The poor and the rich jostle side by side as the airport transfers ferry gadget- and cash-laden tourists through areas of great poverty, skirting the bones of buildings devastated by US bombs dropped during Operation Hailstone (sometimes mistakenly called Hailstorm) in February, 1944 and others destroyed by mudslides after cyclones.
Chuuk has endured a complex history, having been colonised and controlled by various nations since the 16th century. The Spaniards were early visitors who claimed the Caroline Islands (as the group was then named). Spain later sold the group to Germany, who lost it to the Japanese Empire following a mandate by the League of Nations after World War I.
The location of the island group sealed its fate during WWII; it was perfectly positioned to serve as the Empire of Japan’s heavily fortified main base of operations in the South Pacific theatre. Chuuk, with its calm protected lagoon, became the temporary home of a great portion of the Japanese fleet.
When the US discovered its location they unleashed a massive retaliation for Pearl Harbor over three days that sent many of the requisitioned Japanese merchant navy ships to the bottom, along with their crews and cargo. The previously pristine shallow tranquil waters of the lagoon were littered with wreckage and bodies.
Many of the ships sank in an upright position and all the wrecks have, in the past 70 years, been covered with spectacular hard and soft coral growths, sponges, seaweeds and other marine life, although they are still clearly recognizable as marine vessels. Brilliant tropical fish swarm around gas masks, bedpans, canvas shoes, sake flasks and live ammunition clearly visible on the decks and in the holds of the sunken fleet.
Wreck Diving in Chuuk
Many of the wrecks are classified as “penetrable” – they are open enough for sport divers with no wreck-diving experience to explore holds and passageways.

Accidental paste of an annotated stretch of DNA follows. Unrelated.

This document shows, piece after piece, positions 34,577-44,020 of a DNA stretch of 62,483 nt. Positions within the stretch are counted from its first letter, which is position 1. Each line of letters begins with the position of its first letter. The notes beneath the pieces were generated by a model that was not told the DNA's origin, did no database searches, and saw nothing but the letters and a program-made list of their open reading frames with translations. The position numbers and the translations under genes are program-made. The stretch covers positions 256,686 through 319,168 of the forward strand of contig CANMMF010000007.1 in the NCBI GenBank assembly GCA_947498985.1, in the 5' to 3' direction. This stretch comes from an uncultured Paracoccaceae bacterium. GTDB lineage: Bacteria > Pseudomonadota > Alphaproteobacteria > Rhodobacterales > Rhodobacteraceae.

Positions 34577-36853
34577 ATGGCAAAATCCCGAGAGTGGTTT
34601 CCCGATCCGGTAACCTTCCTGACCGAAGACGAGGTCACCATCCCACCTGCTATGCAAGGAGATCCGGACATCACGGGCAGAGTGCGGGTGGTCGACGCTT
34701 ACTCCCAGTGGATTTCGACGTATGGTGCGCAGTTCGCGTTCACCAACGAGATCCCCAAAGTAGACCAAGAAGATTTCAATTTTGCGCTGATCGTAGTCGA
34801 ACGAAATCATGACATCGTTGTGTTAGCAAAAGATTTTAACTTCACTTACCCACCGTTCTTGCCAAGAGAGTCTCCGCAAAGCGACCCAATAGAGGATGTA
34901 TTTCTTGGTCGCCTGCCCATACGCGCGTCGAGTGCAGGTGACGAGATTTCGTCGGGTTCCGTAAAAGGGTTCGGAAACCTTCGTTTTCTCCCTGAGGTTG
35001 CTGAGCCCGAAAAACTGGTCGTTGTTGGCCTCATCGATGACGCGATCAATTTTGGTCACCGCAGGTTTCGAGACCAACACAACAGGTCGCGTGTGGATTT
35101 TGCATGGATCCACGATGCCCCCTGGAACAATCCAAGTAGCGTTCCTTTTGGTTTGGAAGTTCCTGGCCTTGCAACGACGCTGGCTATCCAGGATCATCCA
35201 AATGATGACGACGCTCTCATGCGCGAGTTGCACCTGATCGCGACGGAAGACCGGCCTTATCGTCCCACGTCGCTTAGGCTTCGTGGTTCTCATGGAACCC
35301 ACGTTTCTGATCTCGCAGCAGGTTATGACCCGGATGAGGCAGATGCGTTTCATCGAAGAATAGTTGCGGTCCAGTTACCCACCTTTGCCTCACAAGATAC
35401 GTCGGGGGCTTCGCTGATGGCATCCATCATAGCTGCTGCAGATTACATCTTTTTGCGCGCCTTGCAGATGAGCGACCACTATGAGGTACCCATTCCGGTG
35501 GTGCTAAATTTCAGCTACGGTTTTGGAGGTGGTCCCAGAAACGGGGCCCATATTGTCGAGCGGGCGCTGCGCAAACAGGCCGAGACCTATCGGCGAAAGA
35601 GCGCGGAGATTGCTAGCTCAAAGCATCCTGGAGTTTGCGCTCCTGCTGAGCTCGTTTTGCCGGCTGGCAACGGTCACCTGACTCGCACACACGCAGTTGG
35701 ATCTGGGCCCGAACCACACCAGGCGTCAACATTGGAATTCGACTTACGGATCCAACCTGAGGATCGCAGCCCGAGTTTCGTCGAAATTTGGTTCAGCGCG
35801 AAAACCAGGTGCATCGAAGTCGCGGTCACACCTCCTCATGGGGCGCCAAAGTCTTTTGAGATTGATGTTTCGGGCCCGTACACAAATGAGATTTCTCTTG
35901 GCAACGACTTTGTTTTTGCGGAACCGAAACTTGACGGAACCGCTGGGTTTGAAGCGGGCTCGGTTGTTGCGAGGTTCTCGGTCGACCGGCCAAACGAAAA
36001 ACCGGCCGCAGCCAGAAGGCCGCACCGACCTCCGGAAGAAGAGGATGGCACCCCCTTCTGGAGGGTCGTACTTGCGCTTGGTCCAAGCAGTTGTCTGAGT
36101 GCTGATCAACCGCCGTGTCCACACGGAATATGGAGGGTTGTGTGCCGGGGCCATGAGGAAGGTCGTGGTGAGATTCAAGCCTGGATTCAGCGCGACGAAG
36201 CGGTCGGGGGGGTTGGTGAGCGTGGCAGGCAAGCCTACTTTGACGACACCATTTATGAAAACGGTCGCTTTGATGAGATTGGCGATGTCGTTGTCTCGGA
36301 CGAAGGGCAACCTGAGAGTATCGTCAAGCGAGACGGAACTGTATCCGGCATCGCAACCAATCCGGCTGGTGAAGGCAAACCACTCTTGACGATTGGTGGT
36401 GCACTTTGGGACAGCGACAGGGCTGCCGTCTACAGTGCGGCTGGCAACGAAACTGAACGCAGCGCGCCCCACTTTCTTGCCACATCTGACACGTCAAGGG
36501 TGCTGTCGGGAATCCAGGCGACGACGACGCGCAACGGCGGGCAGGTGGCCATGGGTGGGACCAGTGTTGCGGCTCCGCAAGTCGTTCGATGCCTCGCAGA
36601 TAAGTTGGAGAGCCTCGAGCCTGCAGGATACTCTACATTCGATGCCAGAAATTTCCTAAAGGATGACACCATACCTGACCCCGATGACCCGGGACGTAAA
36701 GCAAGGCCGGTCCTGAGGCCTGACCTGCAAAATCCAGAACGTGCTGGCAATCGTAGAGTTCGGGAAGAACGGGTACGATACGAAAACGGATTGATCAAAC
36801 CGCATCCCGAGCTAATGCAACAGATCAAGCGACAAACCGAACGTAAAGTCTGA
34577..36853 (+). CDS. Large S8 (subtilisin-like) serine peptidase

Tech divers with more training under their weight belts can enter an eerie world where time stands still.
Bathrooms with not a crack in their white porcelain tiles and urinals; galleys with pots and other cooking equipment littering the floor; army vehicles, planes in holds, and companionways and narrow staircases festooned with lush growths of seaweed and soft coral lie in wait for divers who have the necessary training and equipment.
The San Francisco Maru sits upright on the sandy bottom at 200 ft. The depth allowed me a maximum of 20 minutes to explore the holds in which most of the relics lie, followed by a lengthy ascent to allow for the necessary decompression stops.
Logistically it’s not an easy dive; divers carry twin tanks on their backs and a “pony” bottle (a smaller capacity tank) filled with a mixture of nitrogen and oxygen – Nitrox – slung under the left arm. Some choose to also carry unwieldy camera rigs with powerful lighting equipment.
All the gear takes a heavy toll on the back; the first time I donned the rig I remember thinking there was a distinct possibility that the weight would cause me to sink in an uncontrolled descent to the ocean floor like a very large and not terribly graceful stone.
Penetrating the wreck while festooned with all that stuff thus becomes an exercise in calculating if the sheer bulk of the equipment will allow you to fit through doorways and companionways without snagging. For someone who has suffered claustrophobia her whole life, it was a personal challenge that took some soul searching before tumbling backwards over the side of the dive vessel.
Apart from the obvious dangers, a tech diver must be completely confident that they will be able to control any panic they might experience; anything less can, and will, place any dive companions at risk. And there’s no quick escape from that depth.
The dangers are well worth it – the San Francisco Maru carried three Type-95 light tanks (each weighing 7.5 tons), Jeeps, fire engines, torpedoes, sea mines and shells, all largely intact and easily recognizable. Aerial photographs of Operation Hailstorm showed the ship’s stern on fire after attacks by dive-bombers; it is in remarkably good condition for all that.
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